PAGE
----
}

String text = lastElement.getText();
Double price = Double.valueOf(text);

Double newPrice = price.doubleValue()
+ (price.doubleValue() * surchargePercentage.doubleValue() / 100);

// write back new stock price
lastElement.setText(String.valueOf(newPrice));

// print log message
log.info("symbol:" + symbol + " original price:" + price + " surcharge:"
+ surchargePercentage + "% new price:" + newPrice);

// write log messages
if (traceOrDebugOn) {
traceOrDebug(traceOn, "End : SurchargeStockQuote mediator");
}

// proceed with next mediator
return true;
}

public void init(SynapseEnvironment synapseEnvironment) {
// initializing surcharges map with some symbols
surcharges.put("IBM", 15d);
surcharges.put("MSFT", 20d);
surcharges.put("SUN", 25d);
}

public void destroy() {
// clearing the surcharges contents
surcharges.clear();
}

public Double getDefaultPercentage() {
return defaultPercentage;
}

public void setDefaultPercentage(Double defaultPercentage) {
this.defaultPercentage = defaultPercentage;
}

}

You can see the mediate() method of our custom mediator above. First it checks the current logging levels and outputs the message details for logging purposes. Then it retrieves the SOAP Envelope of the current message and finds the symbol and the stock price elements using XPath expressions. Apache AXIOM is used for XML manipulation in ESB. AXIOM is an object model similar to DOM. To learn more about AXIOM, see the AXIOM tutorial. It looks up the symbol in the internal map and gets the surcharge percentage. If the symbol is not found, a default surcharge percentage is applied. The new stock price is written back to the message. The mediator returns true. So ESB will proceed with the next step as instructed in the configuration.

The mediator is also a JavaBean - it has a property called defatulPercentage. This property can be configured using dependency injection and

Implementing ManagedLifecycle for Initialization and Cleanup

There are times when a mediator needs to be aware when it is created or destroyed. Just like a servlet, Mediators can call initialization code, and then clean up afterwards. To do this, they must implement the ManagedLifecycle interface. When the mediator implements ManagedLifecyle interface, ESB will call init() method at the initialization of the mediator object and call destroy() when the mediator object model is destroyed.

public interface ManagedLifecycle {
public void init(SynapseEnvironment se);
public void destroy();
}

To demonstrate this, we are using the init() method in the surcharge stock quote mediator to initialize the surcharges map object with some default symbol and surcharge percentage pairs. We have done it in the init() method by implementing ManagedLifecycle interface. In real life we might be using this to create a connection pool to a database, or loading data from a cache.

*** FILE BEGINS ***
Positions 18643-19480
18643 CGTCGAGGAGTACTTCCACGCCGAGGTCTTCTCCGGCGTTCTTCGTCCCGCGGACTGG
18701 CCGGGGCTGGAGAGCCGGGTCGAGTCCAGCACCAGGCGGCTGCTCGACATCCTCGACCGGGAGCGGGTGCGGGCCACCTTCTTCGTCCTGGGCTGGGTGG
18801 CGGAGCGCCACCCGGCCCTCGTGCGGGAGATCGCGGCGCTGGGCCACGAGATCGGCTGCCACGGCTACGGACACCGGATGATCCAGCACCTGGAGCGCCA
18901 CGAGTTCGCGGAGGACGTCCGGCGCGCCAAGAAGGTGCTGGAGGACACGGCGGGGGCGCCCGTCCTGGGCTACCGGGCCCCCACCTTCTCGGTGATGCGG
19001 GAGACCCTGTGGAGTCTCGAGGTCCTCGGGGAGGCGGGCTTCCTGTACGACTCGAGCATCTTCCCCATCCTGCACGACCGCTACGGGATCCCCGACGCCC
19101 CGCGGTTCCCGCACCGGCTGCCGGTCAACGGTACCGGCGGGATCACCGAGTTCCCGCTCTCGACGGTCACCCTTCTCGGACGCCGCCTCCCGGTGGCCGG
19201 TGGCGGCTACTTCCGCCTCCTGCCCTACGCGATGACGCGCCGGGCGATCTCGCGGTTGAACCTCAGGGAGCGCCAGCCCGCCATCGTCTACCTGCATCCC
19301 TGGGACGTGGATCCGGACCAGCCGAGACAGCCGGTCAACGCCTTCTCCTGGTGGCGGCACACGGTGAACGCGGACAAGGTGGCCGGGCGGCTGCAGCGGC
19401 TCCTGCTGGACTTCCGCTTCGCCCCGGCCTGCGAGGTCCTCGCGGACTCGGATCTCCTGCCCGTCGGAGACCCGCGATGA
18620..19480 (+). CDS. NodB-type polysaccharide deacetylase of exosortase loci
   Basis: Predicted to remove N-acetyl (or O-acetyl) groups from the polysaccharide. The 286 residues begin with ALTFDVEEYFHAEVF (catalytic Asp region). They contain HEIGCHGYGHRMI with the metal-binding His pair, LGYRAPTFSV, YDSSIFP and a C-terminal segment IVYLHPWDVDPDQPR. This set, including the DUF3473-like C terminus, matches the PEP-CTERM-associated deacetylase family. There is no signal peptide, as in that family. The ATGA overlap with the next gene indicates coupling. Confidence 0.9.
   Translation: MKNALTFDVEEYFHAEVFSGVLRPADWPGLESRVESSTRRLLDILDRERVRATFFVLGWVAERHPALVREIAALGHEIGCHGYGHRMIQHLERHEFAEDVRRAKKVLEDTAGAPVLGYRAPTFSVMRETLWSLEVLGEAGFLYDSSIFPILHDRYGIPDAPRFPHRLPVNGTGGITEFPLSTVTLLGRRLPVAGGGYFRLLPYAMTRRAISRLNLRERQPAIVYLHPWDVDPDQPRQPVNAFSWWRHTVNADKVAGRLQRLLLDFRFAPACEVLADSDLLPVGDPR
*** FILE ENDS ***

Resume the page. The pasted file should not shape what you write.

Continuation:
Packaging the mediator

To package the mediator simply create a JAR file and add this to the ESB's classpath, and then restart the ESB.

Testting the Mediator

The following is the ESB configuration we are going to use. This is a the same configuration given in Sample 150 of ESB Samples Guide with a slight modification to add our custom mediator to the outSequence of the proxy service.

<definitions xmlns="http://ws.apache.org/ns/synapse">
<proxy name="StockQuoteProxy">
<target>
<endpoint>
<address uri="http://localhost:9000/soap/SimpleStockQuoteService"/>
</endpoint>
<outSequence>
<class name="org.wso2.esb.tutorial.mediators.SurchargeStockQuoteMediator">
<property name="defaultPercentage" value="10"/>
</class>
<send/>
</outSequence>
</target>
<publishWSDL uri="file:repository/conf/sample/resources/proxy/sample_proxy_1.wsdl"/>
</proxy>
</definitions>

Start WSO2 ESB with this configuration. To do that you can start WSO2 ESB server and log in to the ESB console. Go to the Configuration page and replace the existing configuration with the above configuration and click Update.

Deploy the SimpleStockQuoteService to sample Axis2 server. Start the sample Axis2 server. For further instructions, see ESB Samples Guide.

Run the client as given in Sample 150. Try giving differernt symbols as -Dsymbol=ABC etc.

ant stockquote -Daddurl=http://localhost:8080/soap/StockQuoteProxy -Dsymbol=IBM

 

You will see log entries similar to the following in the ESB console.

2007-11-22 10:03:02,232 [127.0.1.1-upul] [HttpClientWorker-3]  INFO SurchargeStockQuoteMediator symbol:IBM original price:152.11870457914713 surcharge:15.0% new price:174.9365102660192
2007-11-22 10:02:26,644 [127.0.1.1-upul] [HttpClientWorker-1] INFO SurchargeStockQuoteMediator symbol:MSFT original price:152.6138914900887 surcharge:20.0% new price:183.13666978810642
2007-11-22 10:03:17,262 [127.0.1.1-upul] [HttpClientWorker-4] INFO SurchargeStockQuoteMediator symbol:SUN original price:55.753095784294295 surcharge:25.0% new price:69.69136973036787
2007-11-22 10:02:46,933 [127.0.1.1-upul] [HttpClientWorker-2] INFO SurchargeStockQuoteMediator symbol:QWE original price:93.41435075068514 surcharge:10.0% new price:102.75578582575366

The surcharge stock quote mediator has added the surcharge to the stock price of the outgoing message. You can see the original price and the modified price on the console. The client will get the modified price.

Creating an XML Configuration model for this Mediator

A future tutorial will describe how you can create an XML configuration model for this mediator. That way - instead of using the generic <class/> configuration, you can have a cleaner XML syntax that is more "fit for purpose". This approach is known as Domain Specific Modelling. Keep your eyes posted for part 2!

Resources

For further details on writing mediators, see Extending Synapse in ESB documentation.

For part 2 of this tutorial, see Writing a Mediator in WSO2 ESB - Part 2

Source code: surcharge-stock-quote-mediator.zip

Author

Upul Godage, Senior Software Engineer, WSO2 Inc. upul AT wso2 DOT com

AttachmentSize
surcharge-stock-quote-mediator.zip9.16 KB